5. Bake the pie for 15 minutes, then reduce the heat to 325 degrees (160 degree celcius) and bake until the filling is slightly jiggly and golden brown (similar to a pecan pie), about 10 minutes.
6. Remove the pies and cool on a rack.
7. Refrigerate the cooled pies until well chilled. The pies are meant to be served cold, and the filling will be gooey.
Dust with powdered sugar before serving.


  1. Okay, first, that looks yummo!

    Second, you actually MAKE the cookies first that then makes the crust, yikes that's a lot of steps but kudos to you for complicated dessert!

    Third, it most definitely is NOT a ornitholigically inspired swoop. With you all the way there.

    Fourth, nice to hear from you again!

  2. We LOVE that cookbook. We've made the brownie pie (yum) and the corn flak marshmallow chocolate chip cookies (also yum). Every recipe is so damn complicated, but worth it.

  3. Yes. Full swoop is another one. I have also had people say "walla" instead of "voila."

    Delicious pie! I would envy those people you are trying this out on. Honestly, I think heavier cream would be fine, if not amazingly decadent, substitution.

  4. I'll bet it tastes even BETTER with Devonshire-style cream - how could it not??? ENJOY! And Happy Easter!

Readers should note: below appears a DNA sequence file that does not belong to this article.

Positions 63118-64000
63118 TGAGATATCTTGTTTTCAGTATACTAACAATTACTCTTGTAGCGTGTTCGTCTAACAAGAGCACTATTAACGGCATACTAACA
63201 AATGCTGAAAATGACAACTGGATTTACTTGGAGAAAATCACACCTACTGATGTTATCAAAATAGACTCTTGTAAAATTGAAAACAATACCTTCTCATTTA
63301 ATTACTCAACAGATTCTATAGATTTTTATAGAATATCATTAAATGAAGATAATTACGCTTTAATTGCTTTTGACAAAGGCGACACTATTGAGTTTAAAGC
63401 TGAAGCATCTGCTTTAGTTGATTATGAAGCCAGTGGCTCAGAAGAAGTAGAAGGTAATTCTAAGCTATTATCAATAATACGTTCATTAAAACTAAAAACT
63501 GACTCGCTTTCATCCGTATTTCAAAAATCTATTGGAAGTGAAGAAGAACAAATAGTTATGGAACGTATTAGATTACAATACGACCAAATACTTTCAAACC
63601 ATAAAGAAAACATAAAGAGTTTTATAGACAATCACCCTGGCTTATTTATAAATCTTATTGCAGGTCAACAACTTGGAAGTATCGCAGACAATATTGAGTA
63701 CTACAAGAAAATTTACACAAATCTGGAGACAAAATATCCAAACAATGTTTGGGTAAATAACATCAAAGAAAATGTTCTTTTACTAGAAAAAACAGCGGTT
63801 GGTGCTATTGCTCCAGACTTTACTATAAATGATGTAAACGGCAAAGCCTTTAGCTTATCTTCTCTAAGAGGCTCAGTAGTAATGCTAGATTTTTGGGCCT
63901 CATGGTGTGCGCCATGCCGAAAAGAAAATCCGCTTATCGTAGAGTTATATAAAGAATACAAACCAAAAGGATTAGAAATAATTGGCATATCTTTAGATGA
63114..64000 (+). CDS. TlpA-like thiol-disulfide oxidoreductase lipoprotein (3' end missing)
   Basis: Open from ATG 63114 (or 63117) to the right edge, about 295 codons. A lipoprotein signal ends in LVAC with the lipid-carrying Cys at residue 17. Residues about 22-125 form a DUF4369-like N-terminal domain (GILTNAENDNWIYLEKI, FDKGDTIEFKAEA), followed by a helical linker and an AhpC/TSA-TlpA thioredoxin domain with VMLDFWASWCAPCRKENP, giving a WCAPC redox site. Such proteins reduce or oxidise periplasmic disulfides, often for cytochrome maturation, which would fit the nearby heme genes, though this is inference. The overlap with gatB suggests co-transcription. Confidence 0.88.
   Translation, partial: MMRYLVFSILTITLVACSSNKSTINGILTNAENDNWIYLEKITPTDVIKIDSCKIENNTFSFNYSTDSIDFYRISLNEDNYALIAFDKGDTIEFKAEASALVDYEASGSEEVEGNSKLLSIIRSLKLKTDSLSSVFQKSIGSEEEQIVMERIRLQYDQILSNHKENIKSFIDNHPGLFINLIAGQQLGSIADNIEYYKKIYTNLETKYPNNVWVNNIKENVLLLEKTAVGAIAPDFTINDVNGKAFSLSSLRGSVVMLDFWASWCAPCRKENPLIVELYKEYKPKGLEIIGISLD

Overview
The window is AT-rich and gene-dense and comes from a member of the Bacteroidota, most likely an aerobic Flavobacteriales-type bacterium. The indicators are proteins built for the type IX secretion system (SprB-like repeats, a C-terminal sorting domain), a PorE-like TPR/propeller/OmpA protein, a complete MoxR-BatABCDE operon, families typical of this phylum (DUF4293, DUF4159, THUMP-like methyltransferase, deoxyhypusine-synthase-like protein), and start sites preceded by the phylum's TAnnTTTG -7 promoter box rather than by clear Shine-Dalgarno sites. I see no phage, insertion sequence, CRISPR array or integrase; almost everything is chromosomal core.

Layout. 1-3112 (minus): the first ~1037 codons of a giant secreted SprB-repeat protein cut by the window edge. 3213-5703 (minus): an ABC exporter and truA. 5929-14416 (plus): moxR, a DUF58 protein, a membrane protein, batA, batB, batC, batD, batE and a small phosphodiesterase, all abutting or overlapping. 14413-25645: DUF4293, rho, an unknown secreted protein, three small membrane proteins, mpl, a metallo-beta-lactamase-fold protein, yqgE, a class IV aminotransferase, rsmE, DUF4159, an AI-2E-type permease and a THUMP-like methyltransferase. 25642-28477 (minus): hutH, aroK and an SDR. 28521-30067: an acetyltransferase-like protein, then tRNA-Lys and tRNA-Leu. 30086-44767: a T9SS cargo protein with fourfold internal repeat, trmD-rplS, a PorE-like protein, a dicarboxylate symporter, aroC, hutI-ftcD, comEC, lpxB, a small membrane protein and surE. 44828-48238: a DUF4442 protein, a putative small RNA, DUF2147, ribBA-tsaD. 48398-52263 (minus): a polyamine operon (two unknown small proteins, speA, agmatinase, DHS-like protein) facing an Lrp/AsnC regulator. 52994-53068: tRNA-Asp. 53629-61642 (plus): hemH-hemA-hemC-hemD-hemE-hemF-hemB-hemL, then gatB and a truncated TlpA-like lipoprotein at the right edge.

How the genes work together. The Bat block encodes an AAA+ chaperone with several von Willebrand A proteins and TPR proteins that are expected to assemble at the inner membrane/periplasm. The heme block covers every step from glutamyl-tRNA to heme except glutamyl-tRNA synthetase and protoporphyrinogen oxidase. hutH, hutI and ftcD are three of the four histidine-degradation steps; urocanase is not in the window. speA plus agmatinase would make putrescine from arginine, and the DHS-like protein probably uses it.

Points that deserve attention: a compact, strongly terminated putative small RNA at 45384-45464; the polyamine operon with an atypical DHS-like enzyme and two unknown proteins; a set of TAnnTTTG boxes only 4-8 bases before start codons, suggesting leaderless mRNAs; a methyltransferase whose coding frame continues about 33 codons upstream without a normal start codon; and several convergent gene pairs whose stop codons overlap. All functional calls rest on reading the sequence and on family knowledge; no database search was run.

5. fowl swoop always makes me giggle. The pie looks amazing.

  6. My favorite studentism is "friendzy."

    The pie looks amazing, and your inadvertent substitutions seem like actual improvements. No harm, no fowl! (Har!)

    For a variation, consider a maple syrup pie:

  7. My cholesterol shot up 100 points at the photographs alone. But it looks pretty divine. I'd have used brown sugar for golden brown sugar, as well. (I hope you had a Happy Easter...I know the eaters of this pie did).

  8. I use to think it was "one fail swoop" (but a long time ago). My thing is the American use of the phrase "Could care less" whilst the English use "couldn't care less" to mean exactly the same thing. (I think we - English - is right).

    Crack Pie looks addictive.


"Scout yonder's been readin' ever since she was born." I wasn't quite so precocious but I do love reading comments!